Once all is gathered, the medical team sets up shop in a corner of the cafeteria with supplies Jim brought from the States.
Sarah and Elizabeth receive lists of children to see. A child can request to be on the list or his or her parents or teacher can also request that they be seen. Sometimes the requestor will fill out the "reason" slot on the form with a description of what's wrong. Sometimes they will just say "general". When that happens, the challenge is to figure out why the child is on the list!
The other challenge is figuring out where the children are. The grading system is different here - Infant I and Infant II are first and second grades, Standard I up to Standard VI are 3rd through 8th grades. The children are in whichever grade makes sense for their current level of knowledge, so there is a much wider age range in each classroom, thus you can't guess which grade by looking at the children. The teachers sometimes step out for a minute or two, trusting that the children will behave while they run to the restroom or do some other errand. There are several classrooms for most of the grade levels and the rooms are not necessarily marked. In short, finding the correct classroom for each child is not easy! Fortunately everyone is willing to help you find your way and all children are found eventually. Below Elizabeth and Sarah attempt to collect students from Infant I and discover they are in the preschool. No worries they got their directions and moved on.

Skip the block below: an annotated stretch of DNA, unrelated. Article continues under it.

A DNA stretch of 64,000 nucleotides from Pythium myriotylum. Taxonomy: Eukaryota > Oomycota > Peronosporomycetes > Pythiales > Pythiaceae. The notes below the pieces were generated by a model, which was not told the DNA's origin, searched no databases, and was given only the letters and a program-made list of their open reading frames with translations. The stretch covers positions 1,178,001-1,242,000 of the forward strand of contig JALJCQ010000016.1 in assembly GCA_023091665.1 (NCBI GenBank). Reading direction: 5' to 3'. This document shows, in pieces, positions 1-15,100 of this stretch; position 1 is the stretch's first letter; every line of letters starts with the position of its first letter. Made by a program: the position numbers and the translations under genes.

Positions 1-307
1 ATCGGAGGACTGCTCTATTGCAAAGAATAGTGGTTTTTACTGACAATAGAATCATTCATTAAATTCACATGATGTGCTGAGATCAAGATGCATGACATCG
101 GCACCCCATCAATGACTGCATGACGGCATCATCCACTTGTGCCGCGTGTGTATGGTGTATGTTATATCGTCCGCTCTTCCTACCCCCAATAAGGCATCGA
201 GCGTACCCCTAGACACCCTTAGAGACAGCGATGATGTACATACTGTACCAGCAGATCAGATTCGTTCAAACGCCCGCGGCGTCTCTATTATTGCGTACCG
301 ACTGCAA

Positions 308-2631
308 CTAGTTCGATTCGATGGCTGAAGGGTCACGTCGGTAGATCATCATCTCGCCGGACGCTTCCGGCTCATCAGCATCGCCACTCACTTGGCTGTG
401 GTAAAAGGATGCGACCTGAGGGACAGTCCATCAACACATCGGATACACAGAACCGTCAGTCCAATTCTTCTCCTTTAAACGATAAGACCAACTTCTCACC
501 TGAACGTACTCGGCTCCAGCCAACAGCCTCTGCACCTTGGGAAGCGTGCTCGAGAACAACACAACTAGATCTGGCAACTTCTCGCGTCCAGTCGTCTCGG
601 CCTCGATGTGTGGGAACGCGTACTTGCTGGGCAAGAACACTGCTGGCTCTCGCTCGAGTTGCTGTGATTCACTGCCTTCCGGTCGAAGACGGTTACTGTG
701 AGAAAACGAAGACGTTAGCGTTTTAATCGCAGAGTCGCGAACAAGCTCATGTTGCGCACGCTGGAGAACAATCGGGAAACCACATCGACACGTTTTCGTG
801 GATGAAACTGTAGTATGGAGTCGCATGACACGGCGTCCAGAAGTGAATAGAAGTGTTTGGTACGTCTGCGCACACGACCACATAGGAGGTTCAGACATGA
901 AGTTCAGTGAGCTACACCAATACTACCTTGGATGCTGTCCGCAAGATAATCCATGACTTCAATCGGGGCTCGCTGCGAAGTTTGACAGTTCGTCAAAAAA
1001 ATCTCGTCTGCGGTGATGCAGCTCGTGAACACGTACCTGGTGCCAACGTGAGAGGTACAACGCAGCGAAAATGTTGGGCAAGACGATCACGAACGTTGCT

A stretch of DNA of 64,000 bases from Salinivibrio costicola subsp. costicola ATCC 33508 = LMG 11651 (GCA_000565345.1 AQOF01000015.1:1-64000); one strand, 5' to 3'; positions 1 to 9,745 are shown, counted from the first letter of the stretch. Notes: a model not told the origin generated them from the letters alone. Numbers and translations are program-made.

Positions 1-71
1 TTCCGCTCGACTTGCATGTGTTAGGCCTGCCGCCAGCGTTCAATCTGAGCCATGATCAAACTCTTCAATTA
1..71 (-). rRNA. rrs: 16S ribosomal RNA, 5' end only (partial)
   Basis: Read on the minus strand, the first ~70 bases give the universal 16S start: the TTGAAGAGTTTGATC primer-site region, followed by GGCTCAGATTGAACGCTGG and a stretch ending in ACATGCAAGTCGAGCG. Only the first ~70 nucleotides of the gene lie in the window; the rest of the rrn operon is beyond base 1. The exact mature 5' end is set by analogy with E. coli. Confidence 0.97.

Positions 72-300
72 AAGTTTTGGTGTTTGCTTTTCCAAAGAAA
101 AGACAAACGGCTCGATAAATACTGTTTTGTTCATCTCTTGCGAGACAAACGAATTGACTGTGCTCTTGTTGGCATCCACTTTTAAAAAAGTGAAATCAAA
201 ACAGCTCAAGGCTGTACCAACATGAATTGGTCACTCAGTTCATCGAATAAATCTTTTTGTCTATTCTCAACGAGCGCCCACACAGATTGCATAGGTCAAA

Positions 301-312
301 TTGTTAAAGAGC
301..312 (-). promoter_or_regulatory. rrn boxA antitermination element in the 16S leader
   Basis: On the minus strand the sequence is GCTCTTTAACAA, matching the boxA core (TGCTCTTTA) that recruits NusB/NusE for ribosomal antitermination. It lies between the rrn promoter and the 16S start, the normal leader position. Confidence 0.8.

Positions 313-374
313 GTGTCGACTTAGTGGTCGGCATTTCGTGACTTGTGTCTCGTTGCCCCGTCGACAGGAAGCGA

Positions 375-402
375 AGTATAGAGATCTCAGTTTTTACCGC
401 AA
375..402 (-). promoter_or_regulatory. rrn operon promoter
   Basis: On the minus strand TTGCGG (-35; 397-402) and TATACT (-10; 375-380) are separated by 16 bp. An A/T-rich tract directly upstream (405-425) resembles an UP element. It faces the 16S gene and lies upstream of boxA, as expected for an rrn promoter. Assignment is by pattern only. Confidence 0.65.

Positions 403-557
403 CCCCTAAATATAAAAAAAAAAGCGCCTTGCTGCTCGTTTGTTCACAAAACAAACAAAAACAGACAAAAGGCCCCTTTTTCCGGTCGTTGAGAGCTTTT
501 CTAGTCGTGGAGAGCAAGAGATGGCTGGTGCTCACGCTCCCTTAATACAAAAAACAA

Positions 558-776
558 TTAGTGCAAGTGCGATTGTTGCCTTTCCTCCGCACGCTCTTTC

Next Sarah and Elizabeth interview the children one, two or three at a time. They ask them to describe their complaint, how long they've had it and what their symptoms are. If there is time, they also ask them about their families and home life. Sometimes knowing a little more about home helps in making a diagnosis.
At last, the students being to see Dr. Jim. He looks them over, checks their general health and their complaint(s) and makes a diagnosis. If they need medication, he asks them to bring a parent after school so he can get permission to administer and explain how to properly take the medicine and for how long.
Sometimes the diagnosis is hunger or abuse. In the background, you can see a visiting social worker from the States and one of her students meeting with another student. More on them in a future blog.